Where in Kelly-Laplaza do string diagrams appear? I can’t find any picture of a string diagram in the paper. Perhaps they are described somewhere in the text, but I can’t see it.
This should be easy to settle…
Although it seems the revision where the claim first appears was made by Urs, I might have had something to do with the spread of such a rumor. Anyway, if someone looked and didn’t see it, I’m sure the claim is false. I don’t have the article to hand.
Thanks for checking. I don’t remember having made that edit, but apparently then I have. Certainly I never looked at that book.
So now I did a search for “history of string diagrams” and found this helpful message by Pawel Sobocinski, where it seems to clarify what’s going on:
Many calculations in earlier works were quite clearly worked out with string diagrams, then painstakingly copied into equations. Sometimes, clearly graphical structures were described in some detail without actually being drawn: e.g. the construction of free compact closed categories in Kelly and Laplazas 1980 “Coherence for compact closed categories”.
Will edit the entry accordingly…
so I added a bunch of references, and missing publication data for previously existing references, to the section References – Original articles.
Now is starts out as follows (there was and is overlap with the subsequent section References – Details, which I have not tried to deal with):
The development and use of string diagram calculus pre-dates its graphical appearance in print, due to the difficulty of printing non-text elements at the time.
Many calculations in earlier works were quite clearly worked out with string diagrams, then painstakingly copied into equations. Sometimes, clearly graphical structures were described in some detail without actually being drawn: e.g. the construction of free compact closed categories in Kelly and Laplazas 1980 “Coherence for compact closed categories”.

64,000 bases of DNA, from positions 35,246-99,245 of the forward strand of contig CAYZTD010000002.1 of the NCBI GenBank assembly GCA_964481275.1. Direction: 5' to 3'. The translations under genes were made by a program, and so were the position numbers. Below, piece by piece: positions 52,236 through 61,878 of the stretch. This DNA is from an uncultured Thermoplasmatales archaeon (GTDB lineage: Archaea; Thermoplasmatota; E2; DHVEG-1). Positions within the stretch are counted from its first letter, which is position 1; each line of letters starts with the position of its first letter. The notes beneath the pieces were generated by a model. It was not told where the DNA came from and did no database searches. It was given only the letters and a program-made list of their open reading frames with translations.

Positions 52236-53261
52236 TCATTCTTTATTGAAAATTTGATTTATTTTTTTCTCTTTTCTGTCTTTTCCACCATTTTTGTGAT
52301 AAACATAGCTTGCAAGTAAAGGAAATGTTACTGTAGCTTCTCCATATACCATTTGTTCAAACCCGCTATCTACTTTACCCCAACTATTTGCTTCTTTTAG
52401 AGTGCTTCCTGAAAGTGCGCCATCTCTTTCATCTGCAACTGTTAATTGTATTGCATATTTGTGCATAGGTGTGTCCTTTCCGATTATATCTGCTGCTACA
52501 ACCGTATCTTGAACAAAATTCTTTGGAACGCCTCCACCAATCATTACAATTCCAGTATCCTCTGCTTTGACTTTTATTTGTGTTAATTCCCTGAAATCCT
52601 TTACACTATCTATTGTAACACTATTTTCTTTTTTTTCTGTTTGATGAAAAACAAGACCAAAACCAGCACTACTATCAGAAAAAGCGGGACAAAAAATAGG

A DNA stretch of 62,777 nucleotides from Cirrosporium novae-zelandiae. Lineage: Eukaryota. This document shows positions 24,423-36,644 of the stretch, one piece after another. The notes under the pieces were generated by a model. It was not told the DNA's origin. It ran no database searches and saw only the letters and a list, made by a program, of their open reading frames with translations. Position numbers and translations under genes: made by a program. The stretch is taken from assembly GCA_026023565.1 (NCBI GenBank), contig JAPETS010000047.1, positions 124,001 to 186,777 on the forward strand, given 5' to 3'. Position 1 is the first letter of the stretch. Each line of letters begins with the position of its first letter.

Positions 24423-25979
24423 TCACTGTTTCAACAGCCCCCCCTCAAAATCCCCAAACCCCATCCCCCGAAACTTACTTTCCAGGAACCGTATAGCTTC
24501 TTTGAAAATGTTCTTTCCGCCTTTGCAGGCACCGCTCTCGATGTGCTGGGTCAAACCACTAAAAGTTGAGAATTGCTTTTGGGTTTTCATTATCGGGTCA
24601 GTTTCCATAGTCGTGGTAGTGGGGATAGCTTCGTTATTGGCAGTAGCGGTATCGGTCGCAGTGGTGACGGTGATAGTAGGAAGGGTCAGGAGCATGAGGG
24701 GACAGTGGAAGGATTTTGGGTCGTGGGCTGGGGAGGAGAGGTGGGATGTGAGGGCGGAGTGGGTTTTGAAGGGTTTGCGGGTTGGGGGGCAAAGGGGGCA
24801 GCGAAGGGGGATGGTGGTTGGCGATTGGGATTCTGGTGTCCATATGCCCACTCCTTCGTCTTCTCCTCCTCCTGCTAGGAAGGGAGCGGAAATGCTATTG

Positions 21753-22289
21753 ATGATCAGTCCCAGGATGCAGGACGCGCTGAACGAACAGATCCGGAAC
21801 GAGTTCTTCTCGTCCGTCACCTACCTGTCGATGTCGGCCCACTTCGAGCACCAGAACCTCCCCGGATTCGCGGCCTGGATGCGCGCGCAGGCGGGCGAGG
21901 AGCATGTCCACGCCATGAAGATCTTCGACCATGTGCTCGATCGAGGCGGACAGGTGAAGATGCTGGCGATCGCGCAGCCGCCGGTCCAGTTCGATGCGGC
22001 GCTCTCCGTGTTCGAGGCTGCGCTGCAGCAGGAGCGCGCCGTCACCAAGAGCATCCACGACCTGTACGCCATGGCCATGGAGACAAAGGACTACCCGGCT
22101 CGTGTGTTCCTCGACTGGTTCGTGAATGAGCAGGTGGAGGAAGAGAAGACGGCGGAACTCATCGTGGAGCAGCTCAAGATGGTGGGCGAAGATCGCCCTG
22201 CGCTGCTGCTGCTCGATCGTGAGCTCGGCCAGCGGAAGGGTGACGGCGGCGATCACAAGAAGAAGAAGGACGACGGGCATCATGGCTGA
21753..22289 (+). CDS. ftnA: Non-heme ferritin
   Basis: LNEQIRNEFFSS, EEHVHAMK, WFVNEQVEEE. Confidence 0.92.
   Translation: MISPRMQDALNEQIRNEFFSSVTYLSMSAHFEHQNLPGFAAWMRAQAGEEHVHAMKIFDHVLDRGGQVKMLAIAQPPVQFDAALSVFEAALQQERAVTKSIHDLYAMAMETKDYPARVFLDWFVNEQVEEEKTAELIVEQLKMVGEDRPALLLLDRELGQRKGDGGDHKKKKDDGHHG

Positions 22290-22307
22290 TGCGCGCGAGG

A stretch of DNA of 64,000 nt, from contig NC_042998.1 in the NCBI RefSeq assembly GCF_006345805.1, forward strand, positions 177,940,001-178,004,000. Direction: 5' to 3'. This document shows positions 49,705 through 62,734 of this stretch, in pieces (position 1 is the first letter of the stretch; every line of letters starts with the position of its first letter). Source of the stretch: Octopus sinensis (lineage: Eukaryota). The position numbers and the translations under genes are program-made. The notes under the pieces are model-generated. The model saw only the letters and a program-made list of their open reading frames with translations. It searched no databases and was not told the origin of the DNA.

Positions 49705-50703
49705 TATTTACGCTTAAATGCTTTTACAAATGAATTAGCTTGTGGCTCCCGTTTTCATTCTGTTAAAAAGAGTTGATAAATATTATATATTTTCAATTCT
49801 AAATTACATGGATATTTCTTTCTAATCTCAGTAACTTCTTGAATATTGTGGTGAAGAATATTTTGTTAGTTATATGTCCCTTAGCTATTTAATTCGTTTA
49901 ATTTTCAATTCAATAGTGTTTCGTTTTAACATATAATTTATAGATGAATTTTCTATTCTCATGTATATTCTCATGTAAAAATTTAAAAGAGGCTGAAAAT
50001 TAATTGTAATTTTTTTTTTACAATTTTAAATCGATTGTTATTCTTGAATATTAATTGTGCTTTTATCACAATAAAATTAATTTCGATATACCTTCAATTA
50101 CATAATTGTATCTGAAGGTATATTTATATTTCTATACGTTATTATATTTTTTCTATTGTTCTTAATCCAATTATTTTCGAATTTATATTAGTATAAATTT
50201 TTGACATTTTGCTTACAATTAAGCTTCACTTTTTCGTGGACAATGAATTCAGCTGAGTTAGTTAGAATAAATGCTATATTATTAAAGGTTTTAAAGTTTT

(Pawel Sobocinski, 2 May 2017)
This idea that string diagrams are, due to technical issues, only useful for private calculation, is said explicitly by Penrose. Penrose and Rindler’s book “Spinors and Spacetime” (CUP 1984) has an 11-page appendix full of all sorts of beautiful, carefully hand-drawn graphical notation for tensors and various operations on them (e.g. anti-symmetrization and covariant derivative). On the second page, he says the following:
“The notation has been found very useful in practice as it grealy simplifies the appearance of complicated tensor or spinor equations, the various interrelations expressed being discernable at a glance. Unfortunately the notation seems to be of value mainly for private calculations because it cannot be printed in the normal way.”
The first formal definition of string diagrams in the literature appears to be in
Application of string diagrams to tensor-calculus in mathematical physics (hence for the case that the ambient monoidal category is that of finite dimensional vector spaces equipped with the tensor product of vector spaces) was propagated by Roger Penrose, whence physicists know string diagrams as Penrose notation for tensor calculus:
Roger Penrose, Applications of negative dimensional tensors, Combinatorial Mathematics and its Applications, Academic Press (1971) (pdf)
Roger Penrose, Angular momentum: An approach to combinatorial spacetime, in Ted Bastin (ed.) Quantum Theory and Beyond, Cambridge University Press (1971), pp.151-180 (PenroseAngularMomentum71.pdf:file)
Roger Penrose, On the nature of quantum geometry, in: J. Klauder (ed.) _Magic Without Magic, Freeman, San Francisco, 1972, pp. 333–354 (spire:74082, PenroseQuantumGeometry.pdf:file)
Roger Penrose, Wolfgang Rindler, appendix (p. 424-434) of: Spinors and space-time – Volume 1: Two-spinor calculus and relativistic fields, Cambridge University Press 1984 (doi:10.1017/CBO9780511564048)
See also
From the point of view of monoidal category theory, string diagrams are first described (without actually being depicted, see the above comments) in
{#KellyLaplaza80} Max Kelly, M. L. Laplaza, Coherence for compact closed categories. Journal of Pure and Applied Algebra, 19:193–213, 1980 (doi:10.1016/0022-4049(80)90101-2, pdf)
(proving the coherence for compact closed categories)
following
{#Kelly72} Max Kelly, Many-variable functorial calculus I In: In: Max Kelly, M. Laplaza , L. Gaunce Lewis, Jr., Saunders Mac Lane (eds.) Coherence in Categories Lecture Notes in Mathematics, vol 281. Springer, Berlin, Heidelberg 1972 (doi:10.1007/BFb0059556)